"Is that a Gopro? How cuuuuute!" said the newest member of my fan club.

When the photo shoot was done, I rejoined Mom in shadows. She reached out as if to pet me, but missed my head and scratched at at the knight on my back instead. Her face squished and I felt the knight pull on the straps as Mom knocked it around with vicious pokes.

"Dog doo!" she growled. "The battery's been dead this whole time!"

"Don't worry, Mom. You can store more memories in your head than that doomahickey ever will."

Mom ripped the saddle off my back. "Who knows if we'll ever make it back to Moab again. I want to bring the memories home with me so I can relive them any time that I want."

"The Witch can take pictures," I reminded her. "You would never let her die of starvation." I looked hintingly at the forgotten bag of brunch in Mom's other hand.

Mom looked toward the only slice of rock sticking out far enough to reach the sun and her face turned pale as a moon. "Heights... I don't... I can't... I'm too scared to get close enough to take a good picture," she admitted. "I was kind of hoping you'd do it for me."

"How about we just pay really close attention so you don't forget a detail? That way you won’t need to look it up on some screen machine to enjoy the memories." I turned back up the trail. "Follow me. I'll show you how paying attention works. It's like looking at the Witch in 3D. You're gonna love it."

"Okay, but c'mere. We're getting pretty high and it makes me nervous when you get so close to the edge."

She fed me a facefull of kibbles with one hand while the other searched my collar for the leash ring. A few stray kibbles fell from my lips and I watched them roll down the trail out of leash range. They picked up speed as they rolled out of sight.

I led Mom to an interesting rock and sniffed it, starting from the bottom and working my way up. "You snork here at the bottom where the scent pools, see? Now you try."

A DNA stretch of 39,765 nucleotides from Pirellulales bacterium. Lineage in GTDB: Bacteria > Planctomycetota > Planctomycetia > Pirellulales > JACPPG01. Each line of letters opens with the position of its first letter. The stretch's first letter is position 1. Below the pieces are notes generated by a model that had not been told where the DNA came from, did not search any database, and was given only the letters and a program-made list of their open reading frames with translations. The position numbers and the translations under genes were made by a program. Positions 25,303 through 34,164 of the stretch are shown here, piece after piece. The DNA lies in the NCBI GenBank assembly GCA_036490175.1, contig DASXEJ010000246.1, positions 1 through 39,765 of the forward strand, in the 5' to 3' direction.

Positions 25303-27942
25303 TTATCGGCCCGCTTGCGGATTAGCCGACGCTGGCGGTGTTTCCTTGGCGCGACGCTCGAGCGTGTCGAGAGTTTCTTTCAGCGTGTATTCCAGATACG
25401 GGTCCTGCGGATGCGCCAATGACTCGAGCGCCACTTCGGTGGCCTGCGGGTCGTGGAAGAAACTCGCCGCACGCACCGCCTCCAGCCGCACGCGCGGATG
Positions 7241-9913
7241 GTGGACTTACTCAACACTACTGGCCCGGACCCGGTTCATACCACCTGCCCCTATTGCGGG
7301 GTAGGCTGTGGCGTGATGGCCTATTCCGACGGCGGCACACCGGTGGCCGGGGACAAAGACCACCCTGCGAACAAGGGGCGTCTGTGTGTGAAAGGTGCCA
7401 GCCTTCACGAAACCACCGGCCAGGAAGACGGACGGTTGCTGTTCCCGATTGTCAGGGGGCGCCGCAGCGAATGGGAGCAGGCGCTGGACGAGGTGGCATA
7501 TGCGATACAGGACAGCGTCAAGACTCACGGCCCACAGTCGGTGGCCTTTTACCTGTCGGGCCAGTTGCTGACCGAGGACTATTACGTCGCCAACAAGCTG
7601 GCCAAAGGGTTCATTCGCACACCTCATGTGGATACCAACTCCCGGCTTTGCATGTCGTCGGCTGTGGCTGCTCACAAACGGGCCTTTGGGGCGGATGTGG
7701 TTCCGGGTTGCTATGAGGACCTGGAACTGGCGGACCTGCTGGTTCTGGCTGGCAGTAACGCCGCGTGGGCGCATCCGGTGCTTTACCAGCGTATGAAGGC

"Come on," Mom said, pulling on the leash.

"Okay, okay. That one was too advanced for you. Let's find an easier place for you to start."

I led her on, searching for a more simple lesson. Now that we were closer to the top, there were more details to explore. The ground flattened until sand, then pebbles, rocks, and finally boulders could hang on.

Finally, when there was so little wall overhead that the sun shone on everything, I spotted a couple of hikers taking in the view.

"Look, Mom. Friends! I bet they can give you some pointers on how to enjoy the moment before it's over." I picked up the pace and barked, "Hullooooo there!"

The Friends turned and smiles spread on their faces when they saw me. I launched toward them in a flying hug.

Suddenly, the canyon was filled with a gurgling scream. Before I knew what was happening, my collar choked me and the leash snapped so hard that it almost pulled me all the way back to last week.

I looked back to see what I was stuck on just in time to see Mom crumple to the ground. Only she wasn't falling backward like you would expect from someone who pulled a leash too hard, but forward onto her knees.

"Excellent sniffing position," I said, praising her on what she was doing right before correcting her on what she was doing wrong. "But you're in the wrong place. The Friends are over there, see?"

"You pulled me toward the cliff," she choked.